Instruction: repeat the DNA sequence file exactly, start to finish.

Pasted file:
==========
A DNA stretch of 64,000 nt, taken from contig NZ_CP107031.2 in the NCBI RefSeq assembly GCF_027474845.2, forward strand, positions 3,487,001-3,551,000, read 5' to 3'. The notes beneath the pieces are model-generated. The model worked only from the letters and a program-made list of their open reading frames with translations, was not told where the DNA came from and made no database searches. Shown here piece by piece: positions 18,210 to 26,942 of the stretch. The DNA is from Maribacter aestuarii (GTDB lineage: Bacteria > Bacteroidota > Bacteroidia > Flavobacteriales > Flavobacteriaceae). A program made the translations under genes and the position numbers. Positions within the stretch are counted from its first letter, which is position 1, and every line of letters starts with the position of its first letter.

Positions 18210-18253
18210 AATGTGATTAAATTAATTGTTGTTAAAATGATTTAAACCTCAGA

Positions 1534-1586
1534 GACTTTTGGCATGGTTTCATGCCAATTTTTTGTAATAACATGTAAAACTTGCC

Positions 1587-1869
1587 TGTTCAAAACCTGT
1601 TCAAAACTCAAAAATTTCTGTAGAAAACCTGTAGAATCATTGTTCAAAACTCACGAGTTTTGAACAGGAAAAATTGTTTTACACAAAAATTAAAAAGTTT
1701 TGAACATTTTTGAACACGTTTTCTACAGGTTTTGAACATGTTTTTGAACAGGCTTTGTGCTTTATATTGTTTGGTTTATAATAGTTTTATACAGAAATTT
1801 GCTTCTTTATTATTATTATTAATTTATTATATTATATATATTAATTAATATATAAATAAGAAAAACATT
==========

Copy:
A DNA stretch of 64,000 nt, taken from contig NZ_CP107031.2 in the NCBI RefSeq assembly GCF_027474845.2, forward strand, positions 3,487,001-3,551,000, read 5' to 3'. The notes beneath the pieces are model-generated. The model worked only from the letters and a program-made list of their open reading frames with translations, was not told where the DNA came from and made no database searches. Shown here piece by piece: positions 18,210 to 26,942 of the stretch. The DNA is from Maribacter aestuarii (GTDB lineage: Bacteria > Bacteroidota > Bacteroidia > Flavobacteriales > Flavobacteriaceae). A program made the translations under genes and the position numbers. Positions within the stretch are counted from its first letter, which is position 1, and every line of letters starts with the position of its first letter.

Positions 18210-18253
18210 AATGTGATTAAATTAATTGTTGTTAAAATGATTTAAACCTCAGA

Positions 1534-1586
1534 GACTTTTGGCATGGTTTCATGCCAATTTTTTGTAATAACATGTAAAACTTGCC

Positions 1587-1869
1587 TGTTCAAAACCTGT
1601 TCAAAACTCAAAAATTTCTGTAGAAAACCTGTAGAATCATTGTTCAAAACTCACGAGTTTTGAACAGGAAAAATTGTTTTACACAAAAATTAAAAAGTTT
1701 TGAACATTTTTGAACACGTTTTCTACAGGTTTTGAACATGTTTTTGAACAGGCTTTGTGCTTTATATTGTTTGGTTTATAATAGTTTTATACAGAAATTT
1801 GCTTCTTTATTATTATTATTAATTTATTATATTATATATATTAATTAATATATAAATAAGAAAAACATT